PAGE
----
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The Lebanon Tourist and Convention Commission recently heard proposals for a homegrown obstacle race, performances by Elvis-impersonator Eddie Miles and comedians, and a concert by internationally acclaimed trumpeters.
Scott Ballard of XB Arena in Loretto came to the commission’s May 13 meeting seeking assistance in promoting the Hills and Horns Adventure Race, a 5K obstacle race similar to the Warrior Dash that came to Lebanon in 2012.
Ballard said his son, Kelly, has run in a few of these types of races and he is helping plan the race.
“I don’t want any money … just promotion,” he told the commission.
And Ballard has already been promoting his race.
He said that 3 Way Racing out of Lexington is helping with the race and promoting it through a website (http://goo.gl/qHULt). He’s also used social media (Facebook) and set up booths at other races. He even had information cards printed and inserted in the packets given to racers in the recent Color In Motion 5K held in Lebanon.
The entry fee for the Hills and Horns race is $45, and he added that 3 Way Racing officials have told him that 200-400 people would be a good turnout for a first time event.
Commissioner Dave Winebrenner said he’s run in races hosted by 3 Way Racing.
“Those are good folks,” he said.
However, Winebrenner also wondered if Ballard might be underestimating how many people would sign up for the race, noting that more than 6,000 participated in last year’s Warrior Dash.
Ballard said he has parking for 300 vehicles near the bull-riding arena on his property, and he noted there are three other entrances to his property that could be used for additional parking.
The Hills and Horns race will include five water crossings, climbing obstacles, a water slide, and a few mystery obstacles that will incorporate his bulls, which Ballard insists will be kept away from the runners.
“It will be safe, but a mystery,” he said.
Concessions and music will also be available on site the day of the race.
The commission did encourage him to see if there might be a way for him to bring people into Lebanon the night before the race, but they were supportive of his plan. Ballard said he was open to any suggestions they might have.
When the commission revisited the request later in the meeting, they voted unanimously in support of helping with promotion.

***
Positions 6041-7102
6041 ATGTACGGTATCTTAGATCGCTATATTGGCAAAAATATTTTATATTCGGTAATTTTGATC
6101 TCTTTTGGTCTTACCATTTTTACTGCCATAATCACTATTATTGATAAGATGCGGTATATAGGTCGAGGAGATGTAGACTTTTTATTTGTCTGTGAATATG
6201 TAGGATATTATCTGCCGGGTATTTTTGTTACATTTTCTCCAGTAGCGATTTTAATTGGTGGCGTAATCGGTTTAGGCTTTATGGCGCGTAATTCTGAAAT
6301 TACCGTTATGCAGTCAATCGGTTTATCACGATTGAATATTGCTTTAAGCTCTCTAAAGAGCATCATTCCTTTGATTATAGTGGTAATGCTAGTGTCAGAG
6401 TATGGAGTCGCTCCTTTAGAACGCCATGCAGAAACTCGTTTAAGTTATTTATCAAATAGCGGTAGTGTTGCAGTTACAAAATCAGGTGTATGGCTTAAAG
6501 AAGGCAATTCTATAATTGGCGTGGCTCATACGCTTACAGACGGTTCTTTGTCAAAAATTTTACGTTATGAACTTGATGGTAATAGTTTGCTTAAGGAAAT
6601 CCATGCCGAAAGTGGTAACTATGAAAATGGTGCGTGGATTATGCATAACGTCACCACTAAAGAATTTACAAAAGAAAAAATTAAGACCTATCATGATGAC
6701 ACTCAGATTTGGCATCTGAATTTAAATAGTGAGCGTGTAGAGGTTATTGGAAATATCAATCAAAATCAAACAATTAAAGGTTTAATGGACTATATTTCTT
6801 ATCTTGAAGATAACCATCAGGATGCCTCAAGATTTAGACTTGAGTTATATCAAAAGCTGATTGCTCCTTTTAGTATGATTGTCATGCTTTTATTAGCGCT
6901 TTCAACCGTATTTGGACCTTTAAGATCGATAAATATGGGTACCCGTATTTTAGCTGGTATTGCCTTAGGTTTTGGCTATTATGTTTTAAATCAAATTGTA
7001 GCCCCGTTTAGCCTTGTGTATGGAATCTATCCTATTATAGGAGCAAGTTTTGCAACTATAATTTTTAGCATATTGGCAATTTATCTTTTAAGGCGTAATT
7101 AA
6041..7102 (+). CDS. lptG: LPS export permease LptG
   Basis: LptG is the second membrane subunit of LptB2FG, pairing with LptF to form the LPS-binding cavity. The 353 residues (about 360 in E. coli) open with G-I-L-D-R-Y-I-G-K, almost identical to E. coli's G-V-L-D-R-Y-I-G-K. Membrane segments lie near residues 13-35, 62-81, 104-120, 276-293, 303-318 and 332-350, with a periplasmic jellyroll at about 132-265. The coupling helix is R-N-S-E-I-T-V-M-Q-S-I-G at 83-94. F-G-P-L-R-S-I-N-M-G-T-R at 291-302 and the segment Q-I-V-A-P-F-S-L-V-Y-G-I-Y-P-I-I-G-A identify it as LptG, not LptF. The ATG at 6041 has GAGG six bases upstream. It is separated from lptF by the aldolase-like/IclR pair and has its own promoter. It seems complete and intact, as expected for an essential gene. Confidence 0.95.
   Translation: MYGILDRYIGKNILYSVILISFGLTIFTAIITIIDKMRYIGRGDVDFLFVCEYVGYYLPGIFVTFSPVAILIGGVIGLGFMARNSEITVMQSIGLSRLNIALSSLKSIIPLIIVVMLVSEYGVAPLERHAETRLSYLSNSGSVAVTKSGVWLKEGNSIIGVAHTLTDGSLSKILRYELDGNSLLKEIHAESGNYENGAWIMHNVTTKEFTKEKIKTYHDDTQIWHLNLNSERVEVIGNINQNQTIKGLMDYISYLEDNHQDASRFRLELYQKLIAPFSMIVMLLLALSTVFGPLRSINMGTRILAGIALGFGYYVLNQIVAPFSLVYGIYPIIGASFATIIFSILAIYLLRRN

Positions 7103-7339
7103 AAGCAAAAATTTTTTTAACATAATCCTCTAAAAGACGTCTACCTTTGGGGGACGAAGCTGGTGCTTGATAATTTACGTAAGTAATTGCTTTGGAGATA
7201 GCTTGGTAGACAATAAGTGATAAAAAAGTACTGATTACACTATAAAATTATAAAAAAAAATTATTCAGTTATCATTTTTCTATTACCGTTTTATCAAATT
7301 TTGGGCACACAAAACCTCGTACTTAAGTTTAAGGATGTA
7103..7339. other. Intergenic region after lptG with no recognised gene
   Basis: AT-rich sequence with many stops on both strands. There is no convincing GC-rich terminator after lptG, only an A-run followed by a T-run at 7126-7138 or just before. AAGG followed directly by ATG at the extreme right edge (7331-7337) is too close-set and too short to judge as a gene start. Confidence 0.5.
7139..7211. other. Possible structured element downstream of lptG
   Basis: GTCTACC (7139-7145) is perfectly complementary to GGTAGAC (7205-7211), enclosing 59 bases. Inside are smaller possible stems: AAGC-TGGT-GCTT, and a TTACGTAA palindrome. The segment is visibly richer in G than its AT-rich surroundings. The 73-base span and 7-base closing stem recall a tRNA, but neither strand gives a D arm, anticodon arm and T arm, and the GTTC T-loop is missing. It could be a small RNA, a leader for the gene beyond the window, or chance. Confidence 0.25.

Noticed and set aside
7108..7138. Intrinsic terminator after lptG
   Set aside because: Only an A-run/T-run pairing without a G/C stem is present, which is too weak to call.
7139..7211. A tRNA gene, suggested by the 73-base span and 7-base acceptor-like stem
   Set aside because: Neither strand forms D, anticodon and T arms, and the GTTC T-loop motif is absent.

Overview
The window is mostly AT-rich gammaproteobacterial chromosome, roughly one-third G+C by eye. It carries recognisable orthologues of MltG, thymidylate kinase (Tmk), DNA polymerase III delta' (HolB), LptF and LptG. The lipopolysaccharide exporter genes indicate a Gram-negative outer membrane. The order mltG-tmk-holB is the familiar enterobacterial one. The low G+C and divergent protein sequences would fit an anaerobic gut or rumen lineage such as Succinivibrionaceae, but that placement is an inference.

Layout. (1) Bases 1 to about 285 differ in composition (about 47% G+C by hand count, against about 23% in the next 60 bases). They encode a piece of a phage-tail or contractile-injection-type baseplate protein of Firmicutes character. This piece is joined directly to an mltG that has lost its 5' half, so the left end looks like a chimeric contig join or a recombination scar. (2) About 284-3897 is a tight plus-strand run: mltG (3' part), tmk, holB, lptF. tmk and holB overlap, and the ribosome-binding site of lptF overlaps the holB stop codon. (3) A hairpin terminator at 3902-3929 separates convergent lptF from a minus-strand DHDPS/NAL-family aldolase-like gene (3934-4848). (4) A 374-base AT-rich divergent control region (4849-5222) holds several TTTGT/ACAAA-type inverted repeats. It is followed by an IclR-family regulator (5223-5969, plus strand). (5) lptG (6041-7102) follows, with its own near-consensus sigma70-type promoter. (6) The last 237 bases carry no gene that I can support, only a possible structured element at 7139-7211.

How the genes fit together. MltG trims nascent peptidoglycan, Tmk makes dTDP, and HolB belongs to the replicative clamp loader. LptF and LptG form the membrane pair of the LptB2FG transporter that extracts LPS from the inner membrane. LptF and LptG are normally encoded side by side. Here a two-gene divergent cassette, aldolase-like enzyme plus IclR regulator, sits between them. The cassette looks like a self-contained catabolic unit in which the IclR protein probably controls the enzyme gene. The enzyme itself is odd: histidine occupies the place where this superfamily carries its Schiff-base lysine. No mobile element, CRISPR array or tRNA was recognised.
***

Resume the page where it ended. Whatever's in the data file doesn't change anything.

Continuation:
“For the people that loved Warrior Dash, they will love this,” Commissioner Carlotta Brussell said.
Robin Humphress of Kentucky Classic Theatre returned to the commission with a new proposal.
She has been in contact with Eddie Miles, a Marion County native and nationally-known Elvis impersonator, about performing at Angelic Hall July 12-13, Aug. 9-10 and Sept. 13-14.
Humphress said Miles is looking to get off the road and to find a theater to make his home. The proposed three-concert series this summer is a trial run to see if Angelic Hall will work for him.
“If we can fill this up for three weekends in the summer, then we can get him here on a regular basis,” Humphress said.
She added that Miles is used to making $7,500 per concert, and Angelic Hall would need to be at least two-thirds full to cover that.
She asked the tourist commission to promote the concert series in its regular promotional materials, but she also recommended advertising the concerts in Louisville Magazine, Kentucky Living and The Record (the newspaper of the Archdiocese of Louisville).
She added that Miles is willing to help with promotion and putting together packages for visitors that could include tours of local distilleries.
“This is a great idea,” Winebrenner told Humphress.
As a separate idea, Humphress also proposed a concert for the Saturday night of Ham Days featuring comedians Joey I.L.O. and C.J. Harlow
“These guys are both clean comedians,” Humphress said, which means they would be putting on a family-friendly show.
She added that they may want to purchase some banners to hang outside of Centre Square to promote Miles’ performances and the comedy show.
Winebrenner said he liked this idea, too, but he asked if they might be able to look at another weekend. He said local hotel space will already be full during Ham Days, and it would be good to fill those rooms on another weekend.
The commission approved promotional assistance for the concerts and the comedy show (preferably on a weekend other than Ham Days), but they left the decisions about where and how to promote these events to the office staff.